Are vacations where people completely disconnect from the office a thing of the past? Research shows "workations" may be more common for professionals today. In a recent survey from staffing firm Accountemps, 54 percent of workers said they typically check in with the office at least once or twice a week during their vacation, up from 41 percent just one year ago.
On the bright side, those who do connect with the office do so fewer times during their break: 15 percent of workers touch base at least once or twice a day, compared to 21 percent in 2016. Their reasons for checking in include gaining peace of mind that things were under control (54 percent), keeping projects moving along (53 percent), avoiding coming back to extra work (47 percent) and preventing colleagues from feeling undue stress (34 percent).
"When possible, use your vacation time to its fullest potential by unplugging from the office," said Michael Steinitz, executive director for Accountemps. "This helps you come back to work recharged and with fresh perspective."
Steinitz noted it's not always feasible for some employees to completely disconnect. "The reality is, many professionals, either by necessity or choice, will check in with the office to ensure things are under control and projects are moving forward in their absence," he said. "Employees who feel the need to connect with work should set clear boundaries to minimize the time they spend attending to office duties."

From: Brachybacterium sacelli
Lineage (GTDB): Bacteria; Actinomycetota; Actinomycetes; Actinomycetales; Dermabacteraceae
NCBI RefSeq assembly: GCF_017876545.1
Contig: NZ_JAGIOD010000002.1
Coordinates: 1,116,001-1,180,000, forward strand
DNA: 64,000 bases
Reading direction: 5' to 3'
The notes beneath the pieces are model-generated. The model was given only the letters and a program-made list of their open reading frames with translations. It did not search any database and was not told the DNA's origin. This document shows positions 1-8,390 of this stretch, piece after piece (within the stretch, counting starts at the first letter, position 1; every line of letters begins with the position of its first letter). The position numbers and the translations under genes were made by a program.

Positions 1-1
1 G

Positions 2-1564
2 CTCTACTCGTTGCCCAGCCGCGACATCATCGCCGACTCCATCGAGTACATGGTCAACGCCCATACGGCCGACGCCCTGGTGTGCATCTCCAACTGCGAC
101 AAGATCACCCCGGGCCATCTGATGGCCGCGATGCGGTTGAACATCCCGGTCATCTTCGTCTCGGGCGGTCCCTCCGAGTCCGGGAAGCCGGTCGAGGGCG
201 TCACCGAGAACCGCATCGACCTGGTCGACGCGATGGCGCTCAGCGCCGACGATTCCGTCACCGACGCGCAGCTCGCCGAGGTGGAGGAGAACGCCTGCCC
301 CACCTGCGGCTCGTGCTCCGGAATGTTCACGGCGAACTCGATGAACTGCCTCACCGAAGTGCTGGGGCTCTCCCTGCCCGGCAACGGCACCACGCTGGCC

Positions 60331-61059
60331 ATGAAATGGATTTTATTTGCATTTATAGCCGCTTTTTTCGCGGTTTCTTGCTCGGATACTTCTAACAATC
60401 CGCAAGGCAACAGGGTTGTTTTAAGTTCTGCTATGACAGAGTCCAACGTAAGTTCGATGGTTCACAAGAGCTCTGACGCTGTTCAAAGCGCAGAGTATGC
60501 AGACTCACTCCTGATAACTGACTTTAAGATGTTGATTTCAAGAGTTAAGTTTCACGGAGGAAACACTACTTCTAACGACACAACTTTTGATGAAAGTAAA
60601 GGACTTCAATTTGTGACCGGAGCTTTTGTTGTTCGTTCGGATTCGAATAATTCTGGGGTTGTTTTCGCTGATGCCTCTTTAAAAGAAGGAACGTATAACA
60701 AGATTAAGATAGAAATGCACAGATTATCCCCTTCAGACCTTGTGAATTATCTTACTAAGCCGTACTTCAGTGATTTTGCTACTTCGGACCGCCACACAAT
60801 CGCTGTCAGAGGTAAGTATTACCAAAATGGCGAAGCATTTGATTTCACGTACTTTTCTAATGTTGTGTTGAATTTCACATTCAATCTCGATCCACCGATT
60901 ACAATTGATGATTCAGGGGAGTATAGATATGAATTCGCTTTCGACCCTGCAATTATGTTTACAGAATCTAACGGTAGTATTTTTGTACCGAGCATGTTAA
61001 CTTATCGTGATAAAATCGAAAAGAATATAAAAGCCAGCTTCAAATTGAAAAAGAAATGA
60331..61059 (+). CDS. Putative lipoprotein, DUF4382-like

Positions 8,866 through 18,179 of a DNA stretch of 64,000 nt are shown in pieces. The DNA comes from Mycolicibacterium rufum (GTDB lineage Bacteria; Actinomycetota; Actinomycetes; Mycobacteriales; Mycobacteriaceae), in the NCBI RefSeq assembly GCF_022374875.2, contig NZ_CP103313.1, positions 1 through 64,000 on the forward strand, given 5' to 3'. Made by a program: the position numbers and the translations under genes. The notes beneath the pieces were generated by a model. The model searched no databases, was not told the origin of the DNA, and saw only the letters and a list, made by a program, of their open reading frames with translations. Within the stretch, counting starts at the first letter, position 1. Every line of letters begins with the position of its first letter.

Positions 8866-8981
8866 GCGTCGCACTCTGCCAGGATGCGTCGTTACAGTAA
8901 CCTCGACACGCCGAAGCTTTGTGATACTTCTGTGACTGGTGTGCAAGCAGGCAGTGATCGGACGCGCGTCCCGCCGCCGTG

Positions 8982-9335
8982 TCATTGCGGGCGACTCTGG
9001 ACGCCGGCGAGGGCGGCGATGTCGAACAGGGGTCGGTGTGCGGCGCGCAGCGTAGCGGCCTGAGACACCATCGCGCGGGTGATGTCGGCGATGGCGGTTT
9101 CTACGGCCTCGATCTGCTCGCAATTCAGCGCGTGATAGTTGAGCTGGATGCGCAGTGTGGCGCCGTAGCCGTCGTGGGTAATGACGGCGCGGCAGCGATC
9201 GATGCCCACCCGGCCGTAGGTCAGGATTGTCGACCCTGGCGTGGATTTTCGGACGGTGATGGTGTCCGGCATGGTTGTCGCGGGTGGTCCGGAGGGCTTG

Additional findings from the Accountemps survey:
- Professionals plan to take an average of 10 vacation days this summer — unchanged from last year's survey.
- Thirty percent of those surveyed said they plan to take more vacation days this summer compared to last year. Forty-one percent of workers between the ages of 18 and 34 plan on taking more time off, compared to 25 percent of workers ages 35 to 54 and only 16 percent of respondents 55 and over.
- Twelve percent of respondents plan to take fewer days off than they did last summer. Only 10 percent of male workers plan to take fewer days off, compared to 14 percent of female workers.
- More than one-third of professionals (37 percent) said they could use more time to recharge. Forty-four percent of females surveyed said they don't have enough time off, versus 31 percent of males.
- Forty-seven percent of total respondents said they don't check in at all while on summer vacation. Sixty percent of workers 55 and older don't connect with the office during their break, compared to 52 percent of respondents ages 35 to 54 and only 38 percent of workers 18 to 34.
View a slideshow of the full survey results.
Accountemps offers four ways managers and professionals can unplug while on vacation:
- Promote the benefits of taking vacation. Managers should encourage their teams to disconnect during their time off to reap the full advantages of time away.
- Let colleagues know. Once your vacation request has been approved, give key contacts advanced notice about your time off. Wrap up projects and appoint a team member to handle your daily tasks in your absence. If you plan to truly disconnect, make it clear to your manager and team.
- Set boundaries. If you feel compelled to check in, set a schedule for the brief times you'll be accessible and note it in your out-of-office reply. Try to avoid checking email outside of those hours so you can rest and recharge.
- Get back on track. Upon your return, schedule a quick meeting with your manager or team to get caught up on what you may have missed and what projects are a priority.